The Journal of Behavioral Health Services & Research
Action research, Youth -- Mental health services -- United States, Mental health services -- Evaluation, Qualitative research
Participatory action research processes guided a national online survey of service providers working with transition age youth with mental health challenges. The survey investigated transition service providers’ ratings of the importance of competencies and skills, self-assessed need for training in these competencies and skills, their preferred training modalities, and obstacles to engaging in training. The 254 participants identified trauma-informed care, understanding youth culture, promoting natural supports, and using culturally responsive practices as most important training needs. Age, years in current job, years in transition work, and race/ethnicity predicted training needs regarding some competencies and skills. Peer providers expressed preferences for young adult-led training. Qualitative responses highlighted training needs for supporting specific underserved populations: youth from communities of color, LGBTQ youth, and those with co-occurring disorders. Results may guide future training initiatives for peer support and non-peer support providers and workforce development initiatives designed to improve behavioral health services for young people.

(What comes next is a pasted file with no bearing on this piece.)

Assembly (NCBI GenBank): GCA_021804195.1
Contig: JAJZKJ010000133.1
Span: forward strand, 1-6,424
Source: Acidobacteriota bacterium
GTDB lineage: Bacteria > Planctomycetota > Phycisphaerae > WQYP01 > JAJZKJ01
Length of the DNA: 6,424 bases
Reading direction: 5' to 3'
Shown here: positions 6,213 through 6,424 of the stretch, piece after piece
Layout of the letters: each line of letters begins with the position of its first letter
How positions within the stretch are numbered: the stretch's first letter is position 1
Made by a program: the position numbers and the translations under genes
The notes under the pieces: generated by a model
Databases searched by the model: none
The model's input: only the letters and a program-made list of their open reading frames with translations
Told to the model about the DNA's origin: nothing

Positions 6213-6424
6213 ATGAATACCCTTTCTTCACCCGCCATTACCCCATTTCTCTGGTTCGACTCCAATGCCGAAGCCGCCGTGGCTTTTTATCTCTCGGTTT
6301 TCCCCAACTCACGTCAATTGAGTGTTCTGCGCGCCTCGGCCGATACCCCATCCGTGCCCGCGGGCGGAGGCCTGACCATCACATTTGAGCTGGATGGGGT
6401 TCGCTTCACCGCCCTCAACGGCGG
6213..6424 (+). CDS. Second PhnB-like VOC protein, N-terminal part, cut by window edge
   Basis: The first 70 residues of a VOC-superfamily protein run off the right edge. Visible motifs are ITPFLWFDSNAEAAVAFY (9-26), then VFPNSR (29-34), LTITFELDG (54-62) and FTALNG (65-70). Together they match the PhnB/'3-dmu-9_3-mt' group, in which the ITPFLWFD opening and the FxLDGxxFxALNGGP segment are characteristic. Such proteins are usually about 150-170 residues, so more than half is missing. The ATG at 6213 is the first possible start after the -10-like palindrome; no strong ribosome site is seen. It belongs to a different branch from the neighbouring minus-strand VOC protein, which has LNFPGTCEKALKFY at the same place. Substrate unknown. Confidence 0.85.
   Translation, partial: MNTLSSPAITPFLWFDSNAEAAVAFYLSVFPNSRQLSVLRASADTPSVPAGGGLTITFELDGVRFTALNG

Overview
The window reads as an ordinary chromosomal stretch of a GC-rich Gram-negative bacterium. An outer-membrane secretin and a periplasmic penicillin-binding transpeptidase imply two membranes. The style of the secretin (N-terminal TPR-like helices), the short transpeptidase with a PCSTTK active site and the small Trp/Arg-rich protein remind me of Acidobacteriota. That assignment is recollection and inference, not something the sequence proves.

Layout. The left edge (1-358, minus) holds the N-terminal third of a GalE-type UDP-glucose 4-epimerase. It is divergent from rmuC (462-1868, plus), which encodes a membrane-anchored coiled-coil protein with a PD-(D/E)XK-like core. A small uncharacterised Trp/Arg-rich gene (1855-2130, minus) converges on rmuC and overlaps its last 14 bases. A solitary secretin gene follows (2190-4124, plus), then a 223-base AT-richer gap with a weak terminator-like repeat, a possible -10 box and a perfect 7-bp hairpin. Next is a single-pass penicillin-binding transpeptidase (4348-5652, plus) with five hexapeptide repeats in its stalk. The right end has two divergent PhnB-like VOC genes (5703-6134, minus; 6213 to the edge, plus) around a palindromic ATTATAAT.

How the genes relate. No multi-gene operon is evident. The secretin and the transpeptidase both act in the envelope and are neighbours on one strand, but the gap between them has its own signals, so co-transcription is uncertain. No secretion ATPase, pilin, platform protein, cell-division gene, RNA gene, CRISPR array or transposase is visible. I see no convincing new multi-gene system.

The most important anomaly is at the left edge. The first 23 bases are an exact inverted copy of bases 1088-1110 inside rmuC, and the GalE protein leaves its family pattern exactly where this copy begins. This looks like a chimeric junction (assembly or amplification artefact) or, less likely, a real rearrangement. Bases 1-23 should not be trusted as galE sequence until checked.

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Published as: Jivanjee, P., Grover, L., Thorp, K., Masselli, B., Bergan, J., & Brennan, E. M. (2019). Training Needs of Peer and Non-Peer Transition Service Providers: Results of a National Survey. The Journal Of Behavioral Health Services & Research.
Available for download on Thursday, June 25, 2020